Subgroup analysis was conducted to explore the effects of potential effect modifiers, including age (<65 vs. > = 65 years old), sex, social class (non-manual vs. manual), BMI, WC, pre-existing diseases and self-reported general health. The interaction between day napping and sleep duration was also tested, and the joint effects for different combinations of napping and sleep duration categories were presented, using participants with no napping and 6–8 h of daily sleep duration as the reference group. All subgroup analysis was conducted using model B to avoid over-adjustment by anthropometric measures. All statistical tests were 2-sided, and a p value <0.05 was considered statistically significant. Analyses were implemented in Stata, version 12.0 (StataCorp LP, College Station, Texas).

      Results

      In total, 3852 (28.6%) of the participants reported day napping, and 9285 (67.9%) of them reported sleeping for 6–8 h per day. Table 1 shows baseline characteristics of the participants by napping habit. Those who reported napping were older, more likely to be men and to have lower education. They were also more likely to be current or former smokers, physically inactive, to be taking hypnotic drugs and to have comorbidities. Supplemental Table 1 summarises the sex-specific distributions of BMI and WC by sleep. Both men and women who reported daytime napping had a higher BMI and higher WC. Those who reported short sleep duration also had a slightly higher BMI and WC, although the overall difference was not statistically significant in women.
      Table 1Baseline characteristics of the participants according to daytime napping.
      Daytime napping, no. (%)p-Value
      NoYes
      9613 (71.4)3852 (28.6)
      Age
      <656794 (70.7)1631 (42.3)<0.001
      ≥652819 (29.3)2221 (57.7)
      Sex
      Men3789 (39.4)2098 (54.5)<0.001
      Women5824 (60.6)1754 (45.5)
      Education
      Lower4019 (41.8)1819 (47.2)<0.001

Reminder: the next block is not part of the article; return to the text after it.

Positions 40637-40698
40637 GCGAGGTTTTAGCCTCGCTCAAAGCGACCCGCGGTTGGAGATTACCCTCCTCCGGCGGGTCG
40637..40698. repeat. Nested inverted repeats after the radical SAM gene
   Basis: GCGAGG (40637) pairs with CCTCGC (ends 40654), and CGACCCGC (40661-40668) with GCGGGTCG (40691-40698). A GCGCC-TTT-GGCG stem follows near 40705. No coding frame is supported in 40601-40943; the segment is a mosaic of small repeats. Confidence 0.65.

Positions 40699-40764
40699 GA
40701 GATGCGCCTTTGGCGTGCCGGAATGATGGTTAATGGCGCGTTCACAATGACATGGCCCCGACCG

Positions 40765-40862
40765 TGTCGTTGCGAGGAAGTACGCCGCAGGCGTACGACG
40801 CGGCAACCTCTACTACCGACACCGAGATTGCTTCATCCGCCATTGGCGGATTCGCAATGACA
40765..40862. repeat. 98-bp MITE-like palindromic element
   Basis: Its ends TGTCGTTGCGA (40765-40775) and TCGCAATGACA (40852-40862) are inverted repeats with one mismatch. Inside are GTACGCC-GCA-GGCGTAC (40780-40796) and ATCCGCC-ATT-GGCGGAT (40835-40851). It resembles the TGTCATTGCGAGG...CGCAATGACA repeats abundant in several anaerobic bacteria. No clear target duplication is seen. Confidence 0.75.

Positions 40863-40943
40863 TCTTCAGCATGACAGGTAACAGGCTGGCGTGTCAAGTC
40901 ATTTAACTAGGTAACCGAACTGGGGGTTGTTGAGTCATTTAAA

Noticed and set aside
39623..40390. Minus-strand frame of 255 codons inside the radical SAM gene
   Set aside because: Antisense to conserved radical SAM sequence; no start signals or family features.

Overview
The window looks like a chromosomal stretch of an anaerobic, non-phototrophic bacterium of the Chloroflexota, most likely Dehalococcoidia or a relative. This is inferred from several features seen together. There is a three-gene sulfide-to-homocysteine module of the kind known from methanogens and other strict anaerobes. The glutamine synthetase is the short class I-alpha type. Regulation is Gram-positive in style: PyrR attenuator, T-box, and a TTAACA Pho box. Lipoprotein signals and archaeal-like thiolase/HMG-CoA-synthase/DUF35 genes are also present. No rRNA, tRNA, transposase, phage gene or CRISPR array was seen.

Higher5594 (58.2)2033 (52.8)
      Marital status
      Single375 (3.9)161 (4.2)
      Married7795 (81.1)3070 (79.7)
      Others
      Widowed, separated or divorced.
      1443 (15.0)621 (16.1)
      Smoking status
      Current smokers764 (7.9)329 (8.5)<0.001
      Former smokers3841 (40.0)1873 (48.6)
      Never smoked5008 (52.1)1650 (42.8)
      Alcohol intake
      Units/week, divided by median.
      ≤3.54850 (50.5)1975 (51.3)
      >3.54763 (49.5)1877 (48.7)
      Physical activity
      Inactive2287 (23.8)1223 (31.7)<0.001
      Moderately inactive2938 (30.6)1052 (27.3)
      Moderately active2473 (25.7)846 (22.0)
      Active1915 (19.9)731 (19.0)
      Hypnotic drug use
      No9458 (98.4)3762 (97.7)<0.01
      Yes155 (1.6)90 (2.3)
      Pre-existing diseases
      No7188 (74.8)2656 (69.0)<0.001
      Yes2425 (25.2)1196 (31.0)
      a Widowed, separated or divorced.
      b Units/week, divided by median.
      Table 2 shows the adjusted OR (95% CI) of diabetes incidence by napping and 24-hour sleep duration. After adjustment for age and sex, daytime napping was associated with a more than 50% higher diabetes risk. Further multivariable adjustment had little influence on the association, but additional adjustment for BMI and WC attenuated the OR (95% CI) to 1.30 (1.01, 1.69). For sleep duration, adjustment for BMI and WC mainly attenuated the association for short sleep duration. After adjustment for all covariates, the ORs (95% CI) associated with short and long sleep duration were 1.46 (1.10, 1.90) and 1.64 (1.16, 2.32), respectively.